Arbitration Clause, Prepare to Meet Your Doom

On November 24th, the Fourth Circuit Court of Appeals doomed one North Carolina Employer from enforcing an arbitration clause in its employment handbook -- even though the Employee admitted to receiving and acknowledging receipt of the handbook and continued to be employed by the company for several years.   If you have an arbitration clause in your employment handbook that directs all dispute traffic to an arbitrator's desk instead of  judge's court, you will want to read this very carefully.  

In Lorenzo v. Prime Communications, L.P., Prime Communications did what many employers do: they created a dispute resolution process for employee complaints.  However, their handbook also included a provision that stated any disputes will be arbitrated and as such employees waive their right to litigate employment disputes.  Although arbitration clauses in employment agreements are controversial and remain unfavored in many federal circuits, the Fourth Circuit has generally been okay with these provisions, assuming the employee agrees to arbitrate any claims.  (Key word: Agree).  

The problem in this case is that the employment handbook said several times that the handbook is not a contract for employment and not legally binding (or "bindery" as it was misspelled in the actual handbook).  On the employment handbook receipt signed by the Employee, it states the same and even adds that the employment handbook is merely suggestive and not binding.  You are probably scratching your head because this handbook receipt says what all of them should:  the handbook is not a contract for employment and should not remove the employee from the at-will employment status.  But when you include an arbitration requirement inside the employment handbook, it too would fall under the umbrella disclaimer "this is not a contract."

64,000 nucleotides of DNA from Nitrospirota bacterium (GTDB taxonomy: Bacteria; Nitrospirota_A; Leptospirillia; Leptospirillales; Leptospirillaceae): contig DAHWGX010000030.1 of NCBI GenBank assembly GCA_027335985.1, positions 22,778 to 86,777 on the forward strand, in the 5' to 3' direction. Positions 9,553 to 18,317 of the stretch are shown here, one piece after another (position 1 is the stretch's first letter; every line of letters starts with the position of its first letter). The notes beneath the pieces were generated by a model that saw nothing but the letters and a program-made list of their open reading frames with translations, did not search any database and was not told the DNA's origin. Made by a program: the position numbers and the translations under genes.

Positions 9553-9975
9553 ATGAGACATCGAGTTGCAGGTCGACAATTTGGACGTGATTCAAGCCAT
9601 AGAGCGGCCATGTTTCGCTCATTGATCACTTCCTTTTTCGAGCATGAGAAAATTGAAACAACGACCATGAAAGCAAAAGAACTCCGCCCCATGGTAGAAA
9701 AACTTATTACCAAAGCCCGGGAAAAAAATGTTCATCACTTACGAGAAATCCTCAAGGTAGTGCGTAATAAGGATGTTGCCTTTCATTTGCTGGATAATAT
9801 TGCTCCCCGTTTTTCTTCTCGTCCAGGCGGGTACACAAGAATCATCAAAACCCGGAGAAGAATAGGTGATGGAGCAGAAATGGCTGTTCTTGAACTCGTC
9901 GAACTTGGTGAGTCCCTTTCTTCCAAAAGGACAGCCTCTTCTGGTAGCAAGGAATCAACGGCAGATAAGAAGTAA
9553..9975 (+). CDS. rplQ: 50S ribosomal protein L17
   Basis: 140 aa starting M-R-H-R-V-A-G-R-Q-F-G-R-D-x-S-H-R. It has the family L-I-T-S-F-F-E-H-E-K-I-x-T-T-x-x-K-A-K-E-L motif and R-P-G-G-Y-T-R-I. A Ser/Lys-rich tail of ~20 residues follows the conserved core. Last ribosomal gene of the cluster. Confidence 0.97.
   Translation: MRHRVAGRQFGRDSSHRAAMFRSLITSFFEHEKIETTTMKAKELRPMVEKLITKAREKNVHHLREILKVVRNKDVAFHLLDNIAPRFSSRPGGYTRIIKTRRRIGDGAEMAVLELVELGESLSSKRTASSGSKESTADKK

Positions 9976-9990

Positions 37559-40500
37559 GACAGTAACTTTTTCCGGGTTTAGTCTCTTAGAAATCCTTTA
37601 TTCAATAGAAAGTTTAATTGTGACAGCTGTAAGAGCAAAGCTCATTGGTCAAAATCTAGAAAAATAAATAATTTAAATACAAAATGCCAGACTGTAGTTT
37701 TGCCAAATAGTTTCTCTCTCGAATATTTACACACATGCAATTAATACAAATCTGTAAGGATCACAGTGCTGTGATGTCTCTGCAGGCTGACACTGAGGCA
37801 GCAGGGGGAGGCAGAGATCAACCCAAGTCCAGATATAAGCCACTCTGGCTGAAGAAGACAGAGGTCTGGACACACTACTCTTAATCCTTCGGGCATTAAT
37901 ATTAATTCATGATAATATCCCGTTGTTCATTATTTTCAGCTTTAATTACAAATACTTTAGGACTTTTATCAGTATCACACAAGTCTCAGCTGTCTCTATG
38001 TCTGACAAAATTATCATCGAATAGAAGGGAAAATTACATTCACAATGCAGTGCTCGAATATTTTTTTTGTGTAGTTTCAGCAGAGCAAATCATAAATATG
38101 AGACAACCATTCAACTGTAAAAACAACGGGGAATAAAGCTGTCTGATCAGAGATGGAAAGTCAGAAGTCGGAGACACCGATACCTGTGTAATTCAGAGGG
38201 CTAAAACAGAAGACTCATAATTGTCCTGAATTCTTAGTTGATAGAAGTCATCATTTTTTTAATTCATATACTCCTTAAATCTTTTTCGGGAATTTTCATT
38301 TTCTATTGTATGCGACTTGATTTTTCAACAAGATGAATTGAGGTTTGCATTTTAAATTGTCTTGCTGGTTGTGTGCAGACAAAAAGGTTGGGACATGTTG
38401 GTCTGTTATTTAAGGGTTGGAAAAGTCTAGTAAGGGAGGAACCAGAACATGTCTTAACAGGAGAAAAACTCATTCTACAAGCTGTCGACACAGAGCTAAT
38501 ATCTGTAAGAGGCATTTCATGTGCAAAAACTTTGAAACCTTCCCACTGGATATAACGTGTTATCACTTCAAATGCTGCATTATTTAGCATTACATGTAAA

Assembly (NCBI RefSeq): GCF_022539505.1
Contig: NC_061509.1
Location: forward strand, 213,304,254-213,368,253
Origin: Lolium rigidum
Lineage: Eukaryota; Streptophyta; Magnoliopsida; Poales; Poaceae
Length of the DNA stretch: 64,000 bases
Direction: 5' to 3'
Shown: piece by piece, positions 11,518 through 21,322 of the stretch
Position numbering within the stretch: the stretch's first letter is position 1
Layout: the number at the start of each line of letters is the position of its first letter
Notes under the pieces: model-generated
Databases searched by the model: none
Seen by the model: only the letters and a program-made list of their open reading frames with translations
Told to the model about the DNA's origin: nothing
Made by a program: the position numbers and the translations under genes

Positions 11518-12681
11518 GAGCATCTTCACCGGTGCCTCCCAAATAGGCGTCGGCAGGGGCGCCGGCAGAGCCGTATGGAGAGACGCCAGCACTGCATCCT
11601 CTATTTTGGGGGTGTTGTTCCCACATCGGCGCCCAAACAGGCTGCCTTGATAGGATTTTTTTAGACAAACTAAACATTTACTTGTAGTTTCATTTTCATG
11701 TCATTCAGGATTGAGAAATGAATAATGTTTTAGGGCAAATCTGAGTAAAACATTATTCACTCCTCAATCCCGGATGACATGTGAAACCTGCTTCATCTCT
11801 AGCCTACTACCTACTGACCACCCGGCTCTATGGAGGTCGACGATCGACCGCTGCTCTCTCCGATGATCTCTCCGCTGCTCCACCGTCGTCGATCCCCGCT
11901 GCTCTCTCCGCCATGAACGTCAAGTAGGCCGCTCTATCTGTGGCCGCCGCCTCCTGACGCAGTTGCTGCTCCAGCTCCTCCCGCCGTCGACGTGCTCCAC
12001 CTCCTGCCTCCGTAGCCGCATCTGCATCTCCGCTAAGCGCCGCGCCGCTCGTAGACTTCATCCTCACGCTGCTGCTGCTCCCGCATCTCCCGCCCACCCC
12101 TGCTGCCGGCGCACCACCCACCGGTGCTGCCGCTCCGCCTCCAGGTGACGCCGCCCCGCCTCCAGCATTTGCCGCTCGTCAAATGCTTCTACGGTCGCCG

The Fourth Circuit Court of Appeals doomed the arbitration clause in Prime's employment handbook because Prime's "this ain't no contract" language doomed the arbitration clause as just another non-binding part of the handbook.  That is quite a hefty lesson learned for Prime who has now lost their appeal to enforce the arbitration clause and now has to litigate (or settle) the employment dispute inside a good old fashioned court room with a jury and a judge.  

How do you avoid this?  For starters, know that courts will not enforce an arbitration clause unless its in the form of a contract between the parties.  This means it must be formed between parties with a meeting of the minds and it must fit all the other characteristics of a legally binding contract, consideration included.  Consider making the arbitration provision a separate written agreement between employee-employer (HINT: make sure any such contract states the employee is still "at-will").  Another option is to keep it in your handbook but make sure any "this is not a contract" language carves out the arbitration clause as the sole exception.  This, for many of you, will require a good look at your current handbook and a revised handbook receipt (which I hope everyone has from EVERY employee).  

If you're confused about this, you're in luck because I love reading handbooks and marking them up with my red pen.  Employment laws change constantly so we always advise you give it a good look every year and a more thorough review every three.  Unlike Prime, you are not doomed because we got your back.